WeWork told its landlords on a conference call Wednesday morning that it will try to renegotiate “nearly all” of its leases. The company faces staggering losses that have led to speculation that it will file for bankruptcy.
During the five-minute call, the company said that its leasing costs remain too high and it will look to exit underperforming locations.
“We are taking immediate action to permanently fix our inflexible and high-cost lease portfolio to achieve the sustainable operating model that we need to serve our members for many years to come,” WeWork stated in a letter explaining its decision.
A company spokesperson added that WeWork intends to remain in its buildings, but needs more flexibility with leases to clean up its dire financial situation.
One WeWork landlord told The Real Deal that the company has cried wolf in the past, but this time it seems serious and he’s waiting to hear what the company has to offer.
“We’ll have to see what they come back and ask for,” said the landlord, who asked to remain anonymous. “They’ve been floating this on earnings calls, but now they’re showing some real urgency here.”
Another landlord told TRD that WeWork said it intends to complete negotiations within 45 days. The owner added that the company just paid rent on its leases.
“I was actually quite surprised, but pleasantly surprised,” said the landlord, who asked to remain anonymous. “Because they wouldn’t have paid the rent if they’re going to reject the leases.”
If WeWork declares bankruptcy, it will have the option of exiting any lease. But most companies sign leases under a subsidiary LLC, including WeWork. This could allow the company to be surgical in exiting leases without the parent firm going into bankruptcy, although this summer a judge cast doubt on that in a ruling on a 261 Madison Avenue lease.
The announcement to landlords continues a tumultuous few months for WeWork. Sandeep Mathrani, who had been tapped to turn around the struggling company, resigned as CEO in May. Later that month, chief financial officer Andre Fernandez resigned after just a year in his post.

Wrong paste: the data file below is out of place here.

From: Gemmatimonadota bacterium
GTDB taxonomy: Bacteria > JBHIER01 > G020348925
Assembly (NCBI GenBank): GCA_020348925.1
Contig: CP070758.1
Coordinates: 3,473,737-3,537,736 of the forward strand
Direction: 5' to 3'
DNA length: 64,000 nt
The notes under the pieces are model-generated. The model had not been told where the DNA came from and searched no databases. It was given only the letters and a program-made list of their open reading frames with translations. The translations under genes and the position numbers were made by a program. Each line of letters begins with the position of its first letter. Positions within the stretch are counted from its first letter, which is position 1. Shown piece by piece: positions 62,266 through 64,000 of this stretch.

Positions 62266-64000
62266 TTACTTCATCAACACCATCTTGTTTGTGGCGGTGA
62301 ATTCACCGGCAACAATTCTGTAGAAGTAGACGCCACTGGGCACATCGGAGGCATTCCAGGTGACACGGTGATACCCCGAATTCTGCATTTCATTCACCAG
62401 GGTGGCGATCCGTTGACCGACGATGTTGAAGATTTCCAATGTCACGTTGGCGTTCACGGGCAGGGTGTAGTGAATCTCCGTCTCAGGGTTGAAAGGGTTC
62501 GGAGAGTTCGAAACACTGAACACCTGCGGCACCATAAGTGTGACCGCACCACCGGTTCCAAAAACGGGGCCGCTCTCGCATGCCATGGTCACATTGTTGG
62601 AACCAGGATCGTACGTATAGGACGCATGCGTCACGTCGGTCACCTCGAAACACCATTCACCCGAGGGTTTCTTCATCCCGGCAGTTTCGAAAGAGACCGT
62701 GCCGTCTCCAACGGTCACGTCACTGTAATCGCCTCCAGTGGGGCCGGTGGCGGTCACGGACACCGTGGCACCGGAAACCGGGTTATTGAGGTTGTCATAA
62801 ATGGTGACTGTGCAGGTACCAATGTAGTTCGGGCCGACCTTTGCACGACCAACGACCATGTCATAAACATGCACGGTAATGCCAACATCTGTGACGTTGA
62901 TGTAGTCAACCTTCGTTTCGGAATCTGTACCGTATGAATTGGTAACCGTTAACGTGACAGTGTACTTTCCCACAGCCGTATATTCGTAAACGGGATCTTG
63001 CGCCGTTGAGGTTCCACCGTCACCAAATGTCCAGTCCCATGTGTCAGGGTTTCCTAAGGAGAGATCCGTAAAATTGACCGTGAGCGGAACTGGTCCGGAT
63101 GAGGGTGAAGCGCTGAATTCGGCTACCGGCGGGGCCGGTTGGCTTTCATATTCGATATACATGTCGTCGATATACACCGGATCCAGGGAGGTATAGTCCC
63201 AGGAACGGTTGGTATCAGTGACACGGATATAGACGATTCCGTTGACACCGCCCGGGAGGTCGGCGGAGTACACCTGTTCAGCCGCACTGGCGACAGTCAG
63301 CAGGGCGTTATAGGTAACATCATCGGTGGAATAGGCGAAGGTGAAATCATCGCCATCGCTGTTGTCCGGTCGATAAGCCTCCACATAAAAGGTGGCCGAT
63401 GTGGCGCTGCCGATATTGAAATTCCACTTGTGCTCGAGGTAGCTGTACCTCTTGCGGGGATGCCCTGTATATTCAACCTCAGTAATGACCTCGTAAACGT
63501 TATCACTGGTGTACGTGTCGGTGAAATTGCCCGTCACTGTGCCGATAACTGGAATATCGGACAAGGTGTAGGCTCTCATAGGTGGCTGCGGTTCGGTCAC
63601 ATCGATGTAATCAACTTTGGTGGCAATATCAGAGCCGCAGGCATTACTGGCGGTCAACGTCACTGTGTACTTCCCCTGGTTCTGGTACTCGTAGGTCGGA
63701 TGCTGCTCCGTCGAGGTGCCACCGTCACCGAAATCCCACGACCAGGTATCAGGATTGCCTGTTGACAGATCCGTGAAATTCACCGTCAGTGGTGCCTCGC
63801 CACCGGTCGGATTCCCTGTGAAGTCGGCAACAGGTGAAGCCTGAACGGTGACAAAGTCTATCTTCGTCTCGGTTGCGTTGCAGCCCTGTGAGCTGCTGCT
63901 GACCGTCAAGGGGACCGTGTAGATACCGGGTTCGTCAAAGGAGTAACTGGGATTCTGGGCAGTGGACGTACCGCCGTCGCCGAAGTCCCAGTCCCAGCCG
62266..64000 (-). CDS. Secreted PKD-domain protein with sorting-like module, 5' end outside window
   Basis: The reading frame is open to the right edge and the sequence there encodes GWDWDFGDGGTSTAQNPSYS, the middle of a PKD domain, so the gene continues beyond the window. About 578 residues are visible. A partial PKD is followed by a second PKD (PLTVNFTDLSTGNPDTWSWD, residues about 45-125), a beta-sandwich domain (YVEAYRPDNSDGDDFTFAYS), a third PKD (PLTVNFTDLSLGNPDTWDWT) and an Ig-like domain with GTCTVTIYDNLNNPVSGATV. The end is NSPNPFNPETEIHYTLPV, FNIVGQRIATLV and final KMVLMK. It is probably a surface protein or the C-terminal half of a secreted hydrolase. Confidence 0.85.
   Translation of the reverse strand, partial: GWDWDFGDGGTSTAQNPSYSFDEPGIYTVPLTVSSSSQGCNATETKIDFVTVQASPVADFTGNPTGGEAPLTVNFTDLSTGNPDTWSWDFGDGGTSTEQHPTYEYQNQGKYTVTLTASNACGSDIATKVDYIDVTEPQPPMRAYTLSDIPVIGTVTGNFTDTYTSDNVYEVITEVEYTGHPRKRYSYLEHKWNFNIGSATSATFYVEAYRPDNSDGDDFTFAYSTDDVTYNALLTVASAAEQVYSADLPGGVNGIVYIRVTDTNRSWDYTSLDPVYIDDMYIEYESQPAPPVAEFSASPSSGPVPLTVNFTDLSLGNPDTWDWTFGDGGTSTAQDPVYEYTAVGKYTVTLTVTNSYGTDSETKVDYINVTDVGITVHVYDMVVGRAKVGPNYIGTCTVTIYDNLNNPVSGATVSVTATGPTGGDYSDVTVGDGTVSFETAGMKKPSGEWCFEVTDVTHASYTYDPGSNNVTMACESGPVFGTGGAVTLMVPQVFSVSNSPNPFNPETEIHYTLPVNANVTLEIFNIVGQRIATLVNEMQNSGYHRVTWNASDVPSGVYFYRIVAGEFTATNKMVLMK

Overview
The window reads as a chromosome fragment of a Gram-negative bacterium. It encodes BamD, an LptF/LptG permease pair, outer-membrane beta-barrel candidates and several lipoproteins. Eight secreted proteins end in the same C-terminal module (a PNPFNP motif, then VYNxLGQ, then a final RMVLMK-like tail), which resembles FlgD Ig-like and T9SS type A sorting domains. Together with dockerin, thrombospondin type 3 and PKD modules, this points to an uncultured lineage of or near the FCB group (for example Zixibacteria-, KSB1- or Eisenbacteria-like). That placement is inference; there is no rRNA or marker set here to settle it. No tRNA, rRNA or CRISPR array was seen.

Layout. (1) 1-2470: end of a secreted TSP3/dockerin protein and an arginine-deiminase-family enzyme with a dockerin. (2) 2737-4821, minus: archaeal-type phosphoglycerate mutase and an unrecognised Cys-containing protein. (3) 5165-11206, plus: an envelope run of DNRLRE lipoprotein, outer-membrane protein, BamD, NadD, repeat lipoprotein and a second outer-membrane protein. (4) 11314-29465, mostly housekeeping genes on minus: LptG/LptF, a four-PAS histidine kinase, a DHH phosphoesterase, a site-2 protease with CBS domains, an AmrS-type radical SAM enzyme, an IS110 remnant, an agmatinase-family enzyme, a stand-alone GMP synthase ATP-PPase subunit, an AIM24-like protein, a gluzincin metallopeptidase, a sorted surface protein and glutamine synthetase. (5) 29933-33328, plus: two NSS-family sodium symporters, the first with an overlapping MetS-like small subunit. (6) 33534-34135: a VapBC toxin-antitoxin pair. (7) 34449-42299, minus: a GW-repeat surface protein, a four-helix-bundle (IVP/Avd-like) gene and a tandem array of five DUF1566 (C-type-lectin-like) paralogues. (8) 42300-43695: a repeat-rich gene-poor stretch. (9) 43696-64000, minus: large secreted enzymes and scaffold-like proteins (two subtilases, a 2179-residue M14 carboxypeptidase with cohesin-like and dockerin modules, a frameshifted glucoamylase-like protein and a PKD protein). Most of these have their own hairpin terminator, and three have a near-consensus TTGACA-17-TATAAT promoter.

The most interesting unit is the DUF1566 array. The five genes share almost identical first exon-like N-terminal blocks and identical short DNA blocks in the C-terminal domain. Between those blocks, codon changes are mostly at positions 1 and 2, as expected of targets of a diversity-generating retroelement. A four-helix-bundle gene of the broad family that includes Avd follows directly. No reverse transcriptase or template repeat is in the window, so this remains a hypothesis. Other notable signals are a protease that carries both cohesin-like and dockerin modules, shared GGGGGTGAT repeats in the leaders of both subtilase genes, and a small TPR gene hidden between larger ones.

In August, WeWork said there was “substantial doubt” that it could remain in business. WeWork renegotiated about $3 billion worth of debt in March.
Since 2019, WeWork has renegotiated or exited 590 leases, saving the company $12.7 billion in leasing costs. More than 250 of those 590 were exits.
WeWork’s woes have been building for years. After receiving a $4.4 billion investment from the private equity giant SoftBank in 2017, the company, under founder Adam Neumann, went on a buying spree that resulted in signing leases above market rates. The deals were concentrated in urban centers such as New York City and San Francisco.
The onset of the Covid-19 pandemic in March 2020 ushered in an era of work-from-home, which punctured office markets across the country, especially in New York and San Francisco. That left WeWork with a dwindling number of members and leases that were higher in cost than market rates.
Since the pandemic began, WeWork has lost $11.4 billion. Its stock price fell as low as 11 cents, but at midday Wednesday was $3.50, owing to its 1-for-40 reverse stock split Monday. It is down 20 percent from its Friday market close.